The summers of my childhood were usually spent in wild abandonment, spending every other night at a friends, or roaming the town looking for an adventure.
I never found a more adventurous place than the local library.
The best part of my day, would be the long winded pleading with my mum to take me, just to get a new book so that I wasn’t bored in the evening (even though I had an entire bookcase full of books to be read.)
The main reason would be the competition that the library would run every summer… The Reading Relay.


It was simple enough, you go to the library and choose a book, with that book you get a foldout card where the librarian would write the title of the book you have chosen, and the date. You then take the book and read it (obviously.) When you were finished, you would take the book back with a little description of whether you enjoyed it or not. The librarian would stamp the relevant page and off you go… to get the next one. Six books over six weeks and at the end there would be a small ceremony where everyone who had reached the goal would receive a certificate and a medal (my favourite bit.) It felt like my greatest achievement at that age. I would spend the rest of the year trying to persuade my friends to do the same and join the challenge, always using the fact of winning a medal as a little sweetener.

I recently, went to visit my hometown local library, not in it’s usual place at the top of town, but now relocated into the swanky, newly decorated community centre at the bottom of town. My friend Holly and I went to check it out before the summer just to be nosy, we were sad at the fact that it had moved and it wasn’t the library of our childhood.
I went back alone and spoke to the current librarian there, who was lovely enough to tell me everything that had been going on, that they get a good amount of volunteers from the schools in the surrounding area. Hearing this made me incredibly jealous, as this would have been something that I would have jumped at the chance. Hearing all of this made me realise that this is now the library of a younger generation, and that they still enjoy all of things I had when I was younger.

I spoke to two of the volunteers, age only just fourteen, who said that they were passionate about reading and helping at the library as they felt it was important to keep things like this going for younger children, to build a safe environment for book lovers. I asked them if they thought there was a way to get more children their age to read more, they were unsure of how to do this, but would keep thinking as they continued to volunteer. In all honesty, I was surprised to hear how many teenagers were asking to volunteer, I had thought that reading had gone out of style for a lot of children that age.

It was lovely to see so many people young and old enjoying the facilities, such as the computer room. It is handy to have a place that people who don’t have access or the knowledge to use the technology let alone the maze that is the internet. They can enjoy a short walk to the hub of the town and learn without fear of ridicule.
Along with having the use of numerous amounts of books in all different sections such as Travel, Science, Fiction, Non-fiction, Audio books and a wonderfully colourful Children’s section and the computer room. As you go through the main doors you are met with two noticeboards, full of posters of events going on not just in the town, but in the surrounding area. For young and older people. Some of them include, a wildlife group for nursery children and their parents, a fitness class at the leisure centre, the popular Karate classes, Yoga classes and the popular pop up cinema.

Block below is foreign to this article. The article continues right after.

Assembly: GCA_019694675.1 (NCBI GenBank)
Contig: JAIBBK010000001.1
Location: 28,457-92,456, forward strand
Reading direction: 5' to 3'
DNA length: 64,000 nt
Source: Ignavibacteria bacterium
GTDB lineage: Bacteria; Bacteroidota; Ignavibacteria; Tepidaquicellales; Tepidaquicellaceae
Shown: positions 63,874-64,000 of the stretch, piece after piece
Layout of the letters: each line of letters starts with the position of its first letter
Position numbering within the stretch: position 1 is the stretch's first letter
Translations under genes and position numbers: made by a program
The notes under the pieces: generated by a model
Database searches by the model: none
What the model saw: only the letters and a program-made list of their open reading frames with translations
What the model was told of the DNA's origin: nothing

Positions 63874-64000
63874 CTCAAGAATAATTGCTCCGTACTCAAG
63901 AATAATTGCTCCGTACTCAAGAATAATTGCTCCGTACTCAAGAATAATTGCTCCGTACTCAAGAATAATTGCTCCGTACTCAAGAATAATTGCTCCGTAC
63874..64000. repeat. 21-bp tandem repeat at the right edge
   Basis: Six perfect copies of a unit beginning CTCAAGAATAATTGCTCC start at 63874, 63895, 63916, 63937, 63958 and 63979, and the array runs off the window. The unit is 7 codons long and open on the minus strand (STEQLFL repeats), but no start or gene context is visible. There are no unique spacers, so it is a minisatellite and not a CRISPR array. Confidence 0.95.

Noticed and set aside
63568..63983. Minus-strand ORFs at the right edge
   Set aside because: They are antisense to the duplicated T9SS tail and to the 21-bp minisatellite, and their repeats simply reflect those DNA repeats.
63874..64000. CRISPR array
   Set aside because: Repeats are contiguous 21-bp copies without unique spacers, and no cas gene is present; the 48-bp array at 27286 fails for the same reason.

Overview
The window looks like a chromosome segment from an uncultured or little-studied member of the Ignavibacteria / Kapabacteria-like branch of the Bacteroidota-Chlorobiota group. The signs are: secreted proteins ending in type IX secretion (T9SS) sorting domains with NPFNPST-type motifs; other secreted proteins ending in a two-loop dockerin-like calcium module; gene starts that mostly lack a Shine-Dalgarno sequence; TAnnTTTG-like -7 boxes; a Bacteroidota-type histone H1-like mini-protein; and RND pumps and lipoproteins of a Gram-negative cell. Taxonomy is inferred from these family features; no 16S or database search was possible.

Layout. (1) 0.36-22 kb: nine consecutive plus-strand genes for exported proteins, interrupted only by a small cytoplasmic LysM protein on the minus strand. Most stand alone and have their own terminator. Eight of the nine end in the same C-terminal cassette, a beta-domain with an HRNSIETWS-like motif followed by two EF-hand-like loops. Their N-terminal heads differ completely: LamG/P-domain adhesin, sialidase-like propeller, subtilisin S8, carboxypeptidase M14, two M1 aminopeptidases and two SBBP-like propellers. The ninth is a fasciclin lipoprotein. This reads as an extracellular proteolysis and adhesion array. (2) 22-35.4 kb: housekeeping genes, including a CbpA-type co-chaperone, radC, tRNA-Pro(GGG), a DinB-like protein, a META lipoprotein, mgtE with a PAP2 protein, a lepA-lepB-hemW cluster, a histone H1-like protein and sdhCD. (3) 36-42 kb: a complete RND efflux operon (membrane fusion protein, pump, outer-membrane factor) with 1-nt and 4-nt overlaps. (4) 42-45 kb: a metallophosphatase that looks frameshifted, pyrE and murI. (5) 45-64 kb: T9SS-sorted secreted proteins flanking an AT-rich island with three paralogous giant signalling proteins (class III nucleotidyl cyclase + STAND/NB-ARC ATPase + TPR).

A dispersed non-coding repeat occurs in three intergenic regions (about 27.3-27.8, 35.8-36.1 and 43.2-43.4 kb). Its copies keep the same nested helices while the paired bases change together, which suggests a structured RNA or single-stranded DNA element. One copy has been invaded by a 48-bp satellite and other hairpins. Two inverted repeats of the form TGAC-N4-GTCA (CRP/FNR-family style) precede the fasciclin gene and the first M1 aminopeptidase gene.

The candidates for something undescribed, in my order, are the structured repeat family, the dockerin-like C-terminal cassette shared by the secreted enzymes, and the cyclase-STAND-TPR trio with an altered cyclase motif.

The best part of visiting again, was learning that all these years later, (and it is MANY years) they still have the reading challenges for young children. It was a cherry on the top to see the new library still carrying out the competition that I had such fun joining when I was a child. I was even happier to hear that last year they had a record breaking amount of participants totalling to eighty children, wanting to read over their summer.


Seeing all of this was just fantastic, however much I love buying new books, I couldn’t help but want to borrow several books. Then I remembered that I might not be in the town for a long time, the late fines would definitely rack up. I would not be prepared for that at all.
It just reminds us that we have to do our best to help keep the libraries open. Not only do they impart knowledge in the form of books, they bring together a community that is miles from the nearest city or ‘bigger’ town. We must do everything in our power to make sure that the next generation grows up knowing that they have places like this to escape to if they need it. A place where they don’t have to speak to anyone if they don’t want to, a place where they can find a passion, essentially shaping their future.

Do you still visit your childhood library? Tell me about them in the comments, I would love to hear about them.



All words are my own. 
Thank you to the Branch Librarian Hannah Isaacson for talking to me, and the two volunteers who will not be named, as they are underage. 

2 Comments on “Childhood Libraries

  1. I think I still have my big yellow library card floating around somewhere, even though I moved away from my childhood library…about 13 years ago. I wonder if I would even recognize it now.


  2. I loved the children’s section in my library. it always made me feel safe. really enjoyed this post xx


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